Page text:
Studio report

An X-ray of past predictions about the present, and how they can be made productive in present day Russia.
Throughout history, mankind has exhibited a desire to ‘know’ the future: from biblical prophecies to Marx’s dialectic course of history; from Kennedy’s man on the moon to Kubrick’s Space Odyssey; from speculative assumptions about the effects of climate change to assessments about the future of the global economy… predictions manifest in many forms.
The advance of science has been an interesting catalyst: with its ability to endlessly simulate the future consequences of present decisions, cyberspace has given the future a whole new dimension. However, despite the benefits of scientific progress, history’s most radical changes are rarely the result of scientific calculation; instead, more often than not, they are the product of a leap of faith. Maybe therein lies the real essence and value of predictions: as the ultimately mythical drivers of the supposedly rational process of modernization. Perhaps modernization is nothing other than man’s ability to believe his own predictions, even when the validity of these predictions remains questionable…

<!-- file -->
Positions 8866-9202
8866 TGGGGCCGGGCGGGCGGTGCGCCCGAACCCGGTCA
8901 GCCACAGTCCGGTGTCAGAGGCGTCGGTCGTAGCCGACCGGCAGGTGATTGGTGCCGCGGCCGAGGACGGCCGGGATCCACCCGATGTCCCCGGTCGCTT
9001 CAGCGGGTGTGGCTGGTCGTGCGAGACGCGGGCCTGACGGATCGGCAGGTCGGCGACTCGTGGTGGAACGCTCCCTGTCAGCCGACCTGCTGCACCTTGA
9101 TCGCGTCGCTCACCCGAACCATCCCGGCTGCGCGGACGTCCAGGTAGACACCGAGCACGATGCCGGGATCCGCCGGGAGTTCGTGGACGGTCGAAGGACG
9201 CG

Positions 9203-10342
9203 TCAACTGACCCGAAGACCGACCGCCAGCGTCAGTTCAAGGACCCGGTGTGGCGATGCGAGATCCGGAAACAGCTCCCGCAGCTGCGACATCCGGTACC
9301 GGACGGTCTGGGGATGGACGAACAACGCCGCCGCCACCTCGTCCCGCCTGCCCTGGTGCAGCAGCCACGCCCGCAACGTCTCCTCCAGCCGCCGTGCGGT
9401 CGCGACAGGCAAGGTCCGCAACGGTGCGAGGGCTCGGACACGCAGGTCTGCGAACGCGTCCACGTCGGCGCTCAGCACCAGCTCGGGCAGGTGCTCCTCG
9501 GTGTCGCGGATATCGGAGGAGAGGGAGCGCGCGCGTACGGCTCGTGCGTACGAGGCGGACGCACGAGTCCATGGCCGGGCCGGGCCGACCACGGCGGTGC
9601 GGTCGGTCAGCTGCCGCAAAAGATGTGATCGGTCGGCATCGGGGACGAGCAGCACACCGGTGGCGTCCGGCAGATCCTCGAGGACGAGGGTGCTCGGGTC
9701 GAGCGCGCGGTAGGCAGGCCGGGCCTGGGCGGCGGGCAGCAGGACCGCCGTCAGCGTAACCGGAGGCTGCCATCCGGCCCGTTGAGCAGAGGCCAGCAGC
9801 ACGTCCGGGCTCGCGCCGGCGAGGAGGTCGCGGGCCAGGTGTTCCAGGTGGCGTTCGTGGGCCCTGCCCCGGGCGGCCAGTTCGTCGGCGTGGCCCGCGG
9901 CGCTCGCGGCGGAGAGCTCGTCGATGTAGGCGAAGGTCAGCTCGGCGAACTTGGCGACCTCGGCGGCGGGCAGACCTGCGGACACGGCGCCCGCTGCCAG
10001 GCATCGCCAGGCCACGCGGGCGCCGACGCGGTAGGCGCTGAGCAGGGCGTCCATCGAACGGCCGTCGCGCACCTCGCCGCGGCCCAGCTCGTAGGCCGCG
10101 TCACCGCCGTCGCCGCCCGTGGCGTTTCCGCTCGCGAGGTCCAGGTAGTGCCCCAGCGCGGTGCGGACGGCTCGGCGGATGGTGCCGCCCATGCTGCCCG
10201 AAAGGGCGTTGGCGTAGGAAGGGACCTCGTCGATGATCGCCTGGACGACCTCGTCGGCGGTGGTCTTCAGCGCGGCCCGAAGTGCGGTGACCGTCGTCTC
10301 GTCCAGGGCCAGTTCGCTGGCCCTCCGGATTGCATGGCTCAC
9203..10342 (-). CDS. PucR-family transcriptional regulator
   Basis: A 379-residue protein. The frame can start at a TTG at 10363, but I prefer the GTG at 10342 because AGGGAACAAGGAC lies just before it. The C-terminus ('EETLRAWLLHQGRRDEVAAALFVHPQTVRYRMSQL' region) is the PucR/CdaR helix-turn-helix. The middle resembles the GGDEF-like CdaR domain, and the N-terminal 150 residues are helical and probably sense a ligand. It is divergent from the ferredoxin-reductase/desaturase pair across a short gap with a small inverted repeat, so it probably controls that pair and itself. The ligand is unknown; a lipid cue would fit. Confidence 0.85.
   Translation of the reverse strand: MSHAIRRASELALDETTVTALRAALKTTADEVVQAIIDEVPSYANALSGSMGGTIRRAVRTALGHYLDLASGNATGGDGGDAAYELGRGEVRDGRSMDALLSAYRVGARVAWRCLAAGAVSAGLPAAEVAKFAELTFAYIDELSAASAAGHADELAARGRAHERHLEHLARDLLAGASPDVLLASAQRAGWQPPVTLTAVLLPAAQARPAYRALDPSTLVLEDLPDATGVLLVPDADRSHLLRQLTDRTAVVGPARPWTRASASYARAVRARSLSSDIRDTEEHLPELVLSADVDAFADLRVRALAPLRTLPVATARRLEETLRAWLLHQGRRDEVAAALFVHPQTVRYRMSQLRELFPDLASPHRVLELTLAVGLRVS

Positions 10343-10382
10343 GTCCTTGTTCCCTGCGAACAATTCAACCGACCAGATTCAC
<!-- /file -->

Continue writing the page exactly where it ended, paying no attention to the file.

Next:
Russia is no exception: five year plans ‘shaped’ the future of the nation for over 70 years. Much of Russia as we know it today can be interpreted as a ‘lived prediction’ – the result of a past intention to set the country on an inevitable course – which, true or false, continues to affect it until today. The studio conducted an X-ray of past predictions about the present, with a particular focus on how such an X-ray can be made productive in defining an agenda for present day Russia.